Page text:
The big mountain thats next to all the buildings is call Waynupicchu, and it doesn´t look that impressive on all the classic shots that most people see - it seems the perspective is all wrong or something. This things is huge and towers over the majority of the site - so naturally it had to be climbed. It takes about an hour to climb and both your calfs snap from the thousands of sheer steps, but it is well worth it. The view makes Machupicchu look tiny and rubbish. Definately the best part of the day. Lots of people who come don´t bother climbing it. They are all fools.

The view from Waynupicchu. All the grey crap on the picture is the walls and buildings of Machupicchu.

Very Che Guevara.

All in all the trek was spot on, but to finish on the last day with a trip to such a culturally superb place such as this, was awesome in the true sense of the word. It was so good even Mr and Mrs Jonny Loud-mouth and Sandra Talk-a-lot from Speaksville, Texas didn´t manage to ruin it. Bless them.

The Road to Machupicchu...

...or was it Mordor?

Over 4 days we trekked the Salkantay Trail - the most physical exhausting experience of my life. Bearing in mind that when I originally arrived in Cuzco (about 3500 metres) I got knackered walking down the street, on this trail we reached a maximum height of 4650 metres. Every single step at that height for me was a mile at sea-level - someone literally transplanted my legs with some fat tubes of lead overnight. To my disgrace Em was alright with it and shamefully beat me to the top. Damn.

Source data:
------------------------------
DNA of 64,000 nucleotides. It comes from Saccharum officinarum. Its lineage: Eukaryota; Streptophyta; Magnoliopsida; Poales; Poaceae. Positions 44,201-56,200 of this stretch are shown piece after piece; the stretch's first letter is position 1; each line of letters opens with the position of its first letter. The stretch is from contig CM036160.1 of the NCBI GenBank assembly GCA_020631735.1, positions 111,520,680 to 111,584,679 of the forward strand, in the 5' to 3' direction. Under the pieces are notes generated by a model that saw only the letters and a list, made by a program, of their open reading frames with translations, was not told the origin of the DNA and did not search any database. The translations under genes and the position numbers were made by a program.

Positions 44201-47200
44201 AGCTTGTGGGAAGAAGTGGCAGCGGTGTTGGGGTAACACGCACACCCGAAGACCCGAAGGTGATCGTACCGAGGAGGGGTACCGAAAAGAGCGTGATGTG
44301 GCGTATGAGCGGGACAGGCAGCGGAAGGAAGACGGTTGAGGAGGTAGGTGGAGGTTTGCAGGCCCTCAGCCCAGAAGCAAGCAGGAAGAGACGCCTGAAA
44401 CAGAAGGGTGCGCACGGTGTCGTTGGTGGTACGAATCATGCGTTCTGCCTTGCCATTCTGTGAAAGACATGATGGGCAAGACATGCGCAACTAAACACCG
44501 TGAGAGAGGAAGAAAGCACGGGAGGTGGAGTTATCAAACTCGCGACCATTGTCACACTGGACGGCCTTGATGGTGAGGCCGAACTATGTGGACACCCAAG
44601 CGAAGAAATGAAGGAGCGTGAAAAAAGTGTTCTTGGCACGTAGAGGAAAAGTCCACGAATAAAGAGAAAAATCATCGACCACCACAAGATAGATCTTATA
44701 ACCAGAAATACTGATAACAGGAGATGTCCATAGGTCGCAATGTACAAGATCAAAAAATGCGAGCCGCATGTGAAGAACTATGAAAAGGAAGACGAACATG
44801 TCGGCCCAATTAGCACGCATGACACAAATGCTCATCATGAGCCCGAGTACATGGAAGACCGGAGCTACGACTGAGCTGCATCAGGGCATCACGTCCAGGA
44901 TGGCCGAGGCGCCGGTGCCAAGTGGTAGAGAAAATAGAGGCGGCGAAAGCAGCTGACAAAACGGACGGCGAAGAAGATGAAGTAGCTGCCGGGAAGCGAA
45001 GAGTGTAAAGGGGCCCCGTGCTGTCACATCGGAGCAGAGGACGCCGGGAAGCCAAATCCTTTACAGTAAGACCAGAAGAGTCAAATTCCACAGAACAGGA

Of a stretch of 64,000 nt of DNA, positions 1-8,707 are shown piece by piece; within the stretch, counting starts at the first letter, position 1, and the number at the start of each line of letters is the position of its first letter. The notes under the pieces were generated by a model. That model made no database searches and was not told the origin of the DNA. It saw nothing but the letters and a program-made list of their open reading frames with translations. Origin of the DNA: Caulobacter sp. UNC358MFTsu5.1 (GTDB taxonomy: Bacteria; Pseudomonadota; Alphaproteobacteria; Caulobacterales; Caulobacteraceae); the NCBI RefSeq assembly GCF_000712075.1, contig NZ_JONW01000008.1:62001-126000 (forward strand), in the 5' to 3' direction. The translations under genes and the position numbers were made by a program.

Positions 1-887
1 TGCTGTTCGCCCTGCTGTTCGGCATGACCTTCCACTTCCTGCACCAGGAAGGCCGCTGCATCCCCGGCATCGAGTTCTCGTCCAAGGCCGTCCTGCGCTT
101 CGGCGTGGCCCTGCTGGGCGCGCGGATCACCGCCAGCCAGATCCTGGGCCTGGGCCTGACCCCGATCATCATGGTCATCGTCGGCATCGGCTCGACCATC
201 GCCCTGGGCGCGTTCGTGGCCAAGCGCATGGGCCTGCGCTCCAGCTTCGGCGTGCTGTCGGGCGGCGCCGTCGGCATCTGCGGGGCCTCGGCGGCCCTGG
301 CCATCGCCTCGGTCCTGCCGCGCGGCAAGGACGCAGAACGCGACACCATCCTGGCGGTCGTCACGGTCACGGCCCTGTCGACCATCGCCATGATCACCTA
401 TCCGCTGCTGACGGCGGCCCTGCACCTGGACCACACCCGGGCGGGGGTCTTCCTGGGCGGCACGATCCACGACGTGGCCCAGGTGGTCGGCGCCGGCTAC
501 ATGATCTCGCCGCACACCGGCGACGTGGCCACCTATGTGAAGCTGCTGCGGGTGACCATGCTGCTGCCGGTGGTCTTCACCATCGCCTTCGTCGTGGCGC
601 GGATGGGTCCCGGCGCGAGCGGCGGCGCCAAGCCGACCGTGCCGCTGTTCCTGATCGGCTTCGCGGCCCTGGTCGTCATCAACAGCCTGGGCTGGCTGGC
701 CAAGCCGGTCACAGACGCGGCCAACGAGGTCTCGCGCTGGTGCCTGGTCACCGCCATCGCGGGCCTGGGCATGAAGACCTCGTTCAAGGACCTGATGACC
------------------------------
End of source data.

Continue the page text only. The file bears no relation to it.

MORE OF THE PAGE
Throughout the scenery was spot one, and it varied dramatically. From mountain glaciers and snowdrifts to tropical jungle to barren grasslands, all very impressive. And when the sun comes out at that altitude its proper George Michael whereas when it goes in, its well brass.

On the second night in jungle conditions myself, Jimmy (our guide) and 2 top Irish lads we met on the way had a match against some locals. Finished Europeans 3 -3 Peruvians at the close which we were happy to take as we were playing at altitude and hadn´t yet "jelled" as a team. Yours truly got 2 including a left foot volley. An absolute screamer.

Mam, close your eyes for the next 2 paragraghs.

At one point on the forth day we had to cross a river. Now in Peru this is no mean feat, even in the dry season. The method of getting across was more like an Alton Towers ride than a legitimate river-crossing. On first seeing the little basket run, I thought I had a better chance swimming, but then saw 2 crosses by the riverside where apparently 2 kids had drowned in the river recently. Hmm. Bit scared. Turned out alright in the end though, in spite of the amount of crap the locals load in there (anything from live chickens in bags to 5 humans at a time).

After our brief brush with death, we endured a further on-edge experience - a truck-ride through Satan´s lair. Basically, we got in a truck with ALL the people who´d spent the last hour coming across the river with us, and all their goods. So I was sat perched 3 metres from the ground on the side of a speeding vehicle with my arse resting souly on a piece of wood 2 inches wide. As we "cruised" through the jungle, you had to duck every now and then so as not to be hit in the face by branches. I seemed to learn this early on but Em got slapped in the face a few times by leaves - was highly amusing. It was a crazy experience, but I think it was worse for 3 french girls who you could only just see under all the aforementioned chickens-in-bags. They love there health and safety here.